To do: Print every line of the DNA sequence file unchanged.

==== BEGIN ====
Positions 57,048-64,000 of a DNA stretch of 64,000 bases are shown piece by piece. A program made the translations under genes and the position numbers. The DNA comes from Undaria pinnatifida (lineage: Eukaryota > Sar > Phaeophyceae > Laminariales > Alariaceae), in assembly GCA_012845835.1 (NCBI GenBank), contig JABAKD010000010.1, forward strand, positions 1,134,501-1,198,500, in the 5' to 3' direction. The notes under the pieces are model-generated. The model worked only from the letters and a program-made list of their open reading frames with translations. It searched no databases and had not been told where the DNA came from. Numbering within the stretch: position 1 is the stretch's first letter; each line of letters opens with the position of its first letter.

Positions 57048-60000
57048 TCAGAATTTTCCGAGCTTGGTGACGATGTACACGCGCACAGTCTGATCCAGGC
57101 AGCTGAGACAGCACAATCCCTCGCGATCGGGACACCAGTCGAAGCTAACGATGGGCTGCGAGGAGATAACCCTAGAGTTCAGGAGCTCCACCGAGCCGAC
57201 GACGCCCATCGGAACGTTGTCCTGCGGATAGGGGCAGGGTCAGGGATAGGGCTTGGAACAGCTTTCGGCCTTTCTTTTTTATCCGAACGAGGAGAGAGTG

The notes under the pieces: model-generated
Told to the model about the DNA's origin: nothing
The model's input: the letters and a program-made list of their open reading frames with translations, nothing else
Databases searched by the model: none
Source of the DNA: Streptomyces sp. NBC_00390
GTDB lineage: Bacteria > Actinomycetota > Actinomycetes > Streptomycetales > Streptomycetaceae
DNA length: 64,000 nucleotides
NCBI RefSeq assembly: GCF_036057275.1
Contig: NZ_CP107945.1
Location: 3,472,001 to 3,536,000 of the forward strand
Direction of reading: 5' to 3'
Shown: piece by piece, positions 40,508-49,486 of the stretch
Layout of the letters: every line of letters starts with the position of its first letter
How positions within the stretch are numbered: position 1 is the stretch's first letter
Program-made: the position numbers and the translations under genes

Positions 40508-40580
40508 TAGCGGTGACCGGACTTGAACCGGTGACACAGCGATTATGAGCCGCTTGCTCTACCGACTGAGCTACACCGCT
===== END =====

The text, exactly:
Positions 57,048-64,000 of a DNA stretch of 64,000 bases are shown piece by piece. A program made the translations under genes and the position numbers. The DNA comes from Undaria pinnatifida (lineage: Eukaryota > Sar > Phaeophyceae > Laminariales > Alariaceae), in assembly GCA_012845835.1 (NCBI GenBank), contig JABAKD010000010.1, forward strand, positions 1,134,501-1,198,500, in the 5' to 3' direction. The notes under the pieces are model-generated. The model worked only from the letters and a program-made list of their open reading frames with translations. It searched no databases and had not been told where the DNA came from. Numbering within the stretch: position 1 is the stretch's first letter; each line of letters opens with the position of its first letter.

Positions 57048-60000
57048 TCAGAATTTTCCGAGCTTGGTGACGATGTACACGCGCACAGTCTGATCCAGGC
57101 AGCTGAGACAGCACAATCCCTCGCGATCGGGACACCAGTCGAAGCTAACGATGGGCTGCGAGGAGATAACCCTAGAGTTCAGGAGCTCCACCGAGCCGAC
57201 GACGCCCATCGGAACGTTGTCCTGCGGATAGGGGCAGGGTCAGGGATAGGGCTTGGAACAGCTTTCGGCCTTTCTTTTTTATCCGAACGAGGAGAGAGTG

The notes under the pieces: model-generated
Told to the model about the DNA's origin: nothing
The model's input: the letters and a program-made list of their open reading frames with translations, nothing else
Databases searched by the model: none
Source of the DNA: Streptomyces sp. NBC_00390
GTDB lineage: Bacteria > Actinomycetota > Actinomycetes > Streptomycetales > Streptomycetaceae
DNA length: 64,000 nucleotides
NCBI RefSeq assembly: GCF_036057275.1
Contig: NZ_CP107945.1
Location: 3,472,001 to 3,536,000 of the forward strand
Direction of reading: 5' to 3'
Shown: piece by piece, positions 40,508-49,486 of the stretch
Layout of the letters: every line of letters starts with the position of its first letter
How positions within the stretch are numbered: position 1 is the stretch's first letter
Program-made: the position numbers and the translations under genes

Positions 40508-40580
40508 TAGCGGTGACCGGACTTGAACCGGTGACACAGCGATTATGAGCCGCTTGCTCTACCGACTGAGCTACACCGCT